Variation of bio-acoustic signals and vocal apparatus anatomy (larynx) of Eleutherodactylus coqui and Eleutherodactylus antillensis in Puerto Rico
Ríos Franceschi, Alejandro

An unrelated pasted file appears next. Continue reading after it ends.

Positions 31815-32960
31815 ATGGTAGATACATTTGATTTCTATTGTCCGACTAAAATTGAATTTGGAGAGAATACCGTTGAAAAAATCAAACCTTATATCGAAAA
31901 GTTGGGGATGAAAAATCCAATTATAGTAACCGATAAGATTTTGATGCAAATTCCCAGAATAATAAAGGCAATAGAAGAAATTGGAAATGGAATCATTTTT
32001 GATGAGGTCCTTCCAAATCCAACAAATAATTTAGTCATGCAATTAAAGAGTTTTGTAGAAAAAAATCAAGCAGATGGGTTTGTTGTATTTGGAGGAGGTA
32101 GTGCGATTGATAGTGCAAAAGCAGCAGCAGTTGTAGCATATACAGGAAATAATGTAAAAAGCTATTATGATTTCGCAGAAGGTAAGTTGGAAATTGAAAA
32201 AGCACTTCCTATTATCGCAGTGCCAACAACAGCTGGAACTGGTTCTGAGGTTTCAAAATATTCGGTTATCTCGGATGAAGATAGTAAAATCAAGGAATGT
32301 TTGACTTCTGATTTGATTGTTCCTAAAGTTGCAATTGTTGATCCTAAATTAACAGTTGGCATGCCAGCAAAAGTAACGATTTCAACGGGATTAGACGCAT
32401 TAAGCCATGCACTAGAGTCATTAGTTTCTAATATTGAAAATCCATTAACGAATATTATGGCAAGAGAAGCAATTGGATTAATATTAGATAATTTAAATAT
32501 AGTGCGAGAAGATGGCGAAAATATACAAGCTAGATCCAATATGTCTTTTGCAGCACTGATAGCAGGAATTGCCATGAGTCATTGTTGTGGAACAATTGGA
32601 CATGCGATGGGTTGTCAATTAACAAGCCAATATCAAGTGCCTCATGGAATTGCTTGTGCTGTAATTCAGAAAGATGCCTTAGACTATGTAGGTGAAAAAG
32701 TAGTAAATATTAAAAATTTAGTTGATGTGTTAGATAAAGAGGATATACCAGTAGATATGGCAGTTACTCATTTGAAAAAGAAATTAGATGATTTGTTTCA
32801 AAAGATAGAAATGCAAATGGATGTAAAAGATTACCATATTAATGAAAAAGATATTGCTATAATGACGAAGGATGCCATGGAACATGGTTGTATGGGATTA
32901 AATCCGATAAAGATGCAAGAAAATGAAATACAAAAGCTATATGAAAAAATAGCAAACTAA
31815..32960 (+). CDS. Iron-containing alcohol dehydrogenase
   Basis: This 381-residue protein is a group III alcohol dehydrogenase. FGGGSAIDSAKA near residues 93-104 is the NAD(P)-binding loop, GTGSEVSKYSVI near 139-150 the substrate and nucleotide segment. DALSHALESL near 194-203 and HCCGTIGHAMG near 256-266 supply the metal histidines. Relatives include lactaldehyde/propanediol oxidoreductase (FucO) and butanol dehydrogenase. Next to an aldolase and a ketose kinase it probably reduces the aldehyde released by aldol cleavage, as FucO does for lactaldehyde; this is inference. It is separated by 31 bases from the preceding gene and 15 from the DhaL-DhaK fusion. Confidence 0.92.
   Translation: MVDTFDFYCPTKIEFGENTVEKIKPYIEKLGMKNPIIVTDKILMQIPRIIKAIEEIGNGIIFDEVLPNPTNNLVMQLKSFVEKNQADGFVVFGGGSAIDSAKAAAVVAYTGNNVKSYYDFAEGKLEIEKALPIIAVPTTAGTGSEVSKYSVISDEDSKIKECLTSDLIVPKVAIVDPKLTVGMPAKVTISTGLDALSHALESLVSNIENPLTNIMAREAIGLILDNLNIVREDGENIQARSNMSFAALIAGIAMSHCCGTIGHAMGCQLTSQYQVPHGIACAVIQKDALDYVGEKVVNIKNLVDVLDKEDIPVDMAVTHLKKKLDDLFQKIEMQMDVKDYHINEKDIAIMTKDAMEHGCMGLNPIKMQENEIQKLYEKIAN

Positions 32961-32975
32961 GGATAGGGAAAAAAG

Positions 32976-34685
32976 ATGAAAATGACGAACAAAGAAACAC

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The current position of the islands that make up the Caribbean Region, such as the Greater Antilles, the Lesser Antilles and the Bahamas, was a very dynamic one. Our interest in understanding the evolution of anuran communication becomes more important due to the fact these species within the Puerto Rican Bank have been isolated from each other by physical barriers for approximately 8,000- 10,000 years by the rising sea levels after the last glacial maximum, creating different niches augmenting the diversity in the Archipelago; which provides a privileged location to study evolution in a microscale for many taxa and amphibians. This study focuses in anuran communication, of two species: Eleutherodactylus coqui and Eleutherodactylus antillensis. Common species such as the ones under study gives the opportunity to explore variation across populations, these species can be found from the lowest elevations to the highest. The fact that these species cover many habitats expose them to different environmental temperatures. This variation in temperature if its beyond specific thermal thresholds may constrain physiological processes associated with sound production to such an extent that calling behavior is inhibited. To better understand these patterns, we studied two main components: acoustic communication and the anatomical features of the larynx. The results varied among species, each population's calls differ not only in acoustical parameters such as frequency and duration, but also the sound producing organ was variable within populations across the island and body size was not correlated with laryngeal morphology. Furthermore, acoustic frequencies varied with laryngeal size and shape.